Tractor week at Wisley

It’s “Mad about machines” week at the RHS Wisley botanical gardens.  We took the boy down today to see a vintage tractor parade, ride in a trailer pulled by a tractor and we queued for half an hour just so he could sit in the cab of a John Deere.  I like tractors as much as the next person, but as someone whose grandfather sold Ford tractors – making any effort to sit in one of those green monstrosities felt just a teeny bit like a betrayal.


Nothing runs like a Deere


Nothing lasts like a Ford

Almost as exciting as the vintage tractors were the vintage lawnmowers.  The boy was thrilled to “push” an 1880 model mower and roller around the field.  (Just out of frame is the man who’s pulling it along with a rope).


But most of exciting of all, at least for me, is the discovery that Wisley has installed play area!  The tractors will only be there til the 30th, but the playground is there to stay – tucked into a less visited area in the arboretum but only just around the corner from the fabulous Piet Oudolf borders and not far from the glass house. And it’s a really good one.  All still fairly new, I’m not overly impressed by the planting scheme (so far) – this could be an opportunity to show how horticultural and children’s play CAN be combined successfully.  But they may have more in the works and I really can’t grumble about the equipment, including giant logs they’ve half buried in pits – some filled with pine cones. (yes, on reflection that doesn’t sound that good and none of my pictures really came out that well – but it was really fun).  There are some great climbing frames and tunnels you can build your own teepees by adding branches to pre-constructed wooden frames.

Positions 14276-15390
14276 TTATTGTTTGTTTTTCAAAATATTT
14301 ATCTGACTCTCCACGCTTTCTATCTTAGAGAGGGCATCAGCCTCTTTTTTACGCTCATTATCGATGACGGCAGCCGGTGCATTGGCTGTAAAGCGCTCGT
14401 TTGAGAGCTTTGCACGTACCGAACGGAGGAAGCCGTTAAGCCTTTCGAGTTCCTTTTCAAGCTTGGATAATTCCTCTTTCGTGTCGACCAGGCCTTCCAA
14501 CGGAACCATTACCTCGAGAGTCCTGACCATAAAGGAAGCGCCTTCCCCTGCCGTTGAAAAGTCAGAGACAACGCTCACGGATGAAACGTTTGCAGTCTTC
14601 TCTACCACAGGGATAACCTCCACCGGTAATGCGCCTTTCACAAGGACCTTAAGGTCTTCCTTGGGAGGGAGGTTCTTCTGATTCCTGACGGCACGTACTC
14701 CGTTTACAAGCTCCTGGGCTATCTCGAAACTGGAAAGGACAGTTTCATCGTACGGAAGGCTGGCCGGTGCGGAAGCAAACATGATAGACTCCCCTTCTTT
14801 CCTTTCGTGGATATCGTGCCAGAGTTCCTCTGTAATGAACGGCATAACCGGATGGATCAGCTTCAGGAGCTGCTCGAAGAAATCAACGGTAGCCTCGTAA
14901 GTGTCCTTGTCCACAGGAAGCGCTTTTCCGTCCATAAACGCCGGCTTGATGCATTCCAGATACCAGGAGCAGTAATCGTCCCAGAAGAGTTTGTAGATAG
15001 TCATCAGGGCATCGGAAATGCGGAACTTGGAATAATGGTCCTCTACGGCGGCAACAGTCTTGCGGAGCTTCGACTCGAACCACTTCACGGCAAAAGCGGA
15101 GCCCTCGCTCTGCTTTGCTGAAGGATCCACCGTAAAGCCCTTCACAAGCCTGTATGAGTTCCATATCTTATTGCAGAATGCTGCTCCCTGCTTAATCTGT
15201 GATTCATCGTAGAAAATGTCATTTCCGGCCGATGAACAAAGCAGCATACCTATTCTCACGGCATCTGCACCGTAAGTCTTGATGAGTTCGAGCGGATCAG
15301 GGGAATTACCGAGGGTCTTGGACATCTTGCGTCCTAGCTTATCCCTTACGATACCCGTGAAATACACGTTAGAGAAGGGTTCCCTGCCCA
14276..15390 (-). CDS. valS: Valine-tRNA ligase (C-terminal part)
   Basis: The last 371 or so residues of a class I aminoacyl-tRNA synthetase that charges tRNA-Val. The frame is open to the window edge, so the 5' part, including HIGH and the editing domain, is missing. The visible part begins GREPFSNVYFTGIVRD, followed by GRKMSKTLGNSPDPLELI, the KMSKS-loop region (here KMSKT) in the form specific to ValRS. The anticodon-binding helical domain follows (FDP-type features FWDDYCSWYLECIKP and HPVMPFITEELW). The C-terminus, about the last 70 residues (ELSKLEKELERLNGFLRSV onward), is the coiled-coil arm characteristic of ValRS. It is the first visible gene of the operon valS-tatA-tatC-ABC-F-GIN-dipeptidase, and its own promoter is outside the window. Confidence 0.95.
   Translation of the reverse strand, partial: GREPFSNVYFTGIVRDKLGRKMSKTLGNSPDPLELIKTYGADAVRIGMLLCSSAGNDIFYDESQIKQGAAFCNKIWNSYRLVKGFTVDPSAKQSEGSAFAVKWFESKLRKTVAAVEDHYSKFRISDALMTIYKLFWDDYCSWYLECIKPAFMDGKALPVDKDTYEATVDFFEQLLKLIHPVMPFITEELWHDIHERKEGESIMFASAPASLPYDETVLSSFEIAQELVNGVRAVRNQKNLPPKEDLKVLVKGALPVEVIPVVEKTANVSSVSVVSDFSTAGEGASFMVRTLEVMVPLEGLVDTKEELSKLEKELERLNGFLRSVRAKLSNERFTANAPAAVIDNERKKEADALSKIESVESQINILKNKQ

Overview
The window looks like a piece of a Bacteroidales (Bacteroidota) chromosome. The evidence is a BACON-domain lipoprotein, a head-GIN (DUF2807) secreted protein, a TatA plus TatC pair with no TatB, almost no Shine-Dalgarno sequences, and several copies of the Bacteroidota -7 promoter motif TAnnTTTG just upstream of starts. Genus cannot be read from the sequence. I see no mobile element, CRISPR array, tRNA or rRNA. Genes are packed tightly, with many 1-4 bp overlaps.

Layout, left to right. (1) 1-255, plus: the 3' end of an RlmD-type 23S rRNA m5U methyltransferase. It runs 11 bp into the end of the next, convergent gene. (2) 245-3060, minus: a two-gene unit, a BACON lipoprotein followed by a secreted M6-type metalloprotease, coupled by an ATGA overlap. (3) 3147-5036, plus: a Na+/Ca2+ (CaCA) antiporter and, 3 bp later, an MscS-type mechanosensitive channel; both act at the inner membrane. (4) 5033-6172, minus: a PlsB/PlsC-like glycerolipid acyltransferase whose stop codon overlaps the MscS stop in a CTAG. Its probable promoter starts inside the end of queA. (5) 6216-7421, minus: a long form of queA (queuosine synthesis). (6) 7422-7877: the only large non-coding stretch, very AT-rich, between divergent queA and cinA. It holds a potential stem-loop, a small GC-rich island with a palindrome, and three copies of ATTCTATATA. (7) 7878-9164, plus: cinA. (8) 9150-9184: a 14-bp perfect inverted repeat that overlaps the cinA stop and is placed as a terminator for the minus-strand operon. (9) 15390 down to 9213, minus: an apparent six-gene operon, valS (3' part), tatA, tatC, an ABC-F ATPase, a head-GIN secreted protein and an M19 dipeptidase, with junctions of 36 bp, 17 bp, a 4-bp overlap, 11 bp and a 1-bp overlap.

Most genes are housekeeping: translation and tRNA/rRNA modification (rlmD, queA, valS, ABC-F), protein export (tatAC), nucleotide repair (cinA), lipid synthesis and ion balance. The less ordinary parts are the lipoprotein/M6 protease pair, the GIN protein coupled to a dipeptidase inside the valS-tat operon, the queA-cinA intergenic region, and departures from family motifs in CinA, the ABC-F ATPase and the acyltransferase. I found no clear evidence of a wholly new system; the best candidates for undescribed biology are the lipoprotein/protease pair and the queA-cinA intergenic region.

Horticultural highlights

You might think that we didn’t even look at the flowers, and yes we spent little time this week.  But the hydrangeas are lovely, the summer border is just hitting its stride and agapanthus are brilliant throughout the gardens.

Butterflies and ponies

We had a weekend that disappointed my inner eight year old girl.

First off to Wisley, where we walked around in crisp air under amazing blue skies while the toddler slept in his all-terrain pushchair.

Blue skies at Wisley

We managed to pry his eyes open just in time to visit the butterfly exhibit.

We’re members of the RHS, so we get in free – but presumably Wisley needs to keep a steady stream of cash visitors coming through the door so there are the occasional family friendly, gimmicky attractions, particularly in the winter.
To me, there garden is beautiful any time of year and late January is amazing with the witch hazel and cyclamen and hellebore and a handful of snowdrops in bloom.  Surprising treasures in a winter landscape.  And the Piet Oudolf borders are full of striking and sculptural seed heads.  But I understand that not everyone is a garden geek like me.  So to bring in the punters, they pump the glasshouse full of butterflies.

Solitary poser

But not full enough.  Far too many people (and every last one of them with a digital camera) and far too few butterflies.  When I go to a butterfly exhibit I want it to be like the scene in Snow White where all the birds are gathered round here.  I want butterflies galore.  Instead, it was the occasional tired insect surrounded by lenses.  And a few dead (or nearly so) clustered around the trays of rotting fruit that had been left out to lure them from their leafy refuge.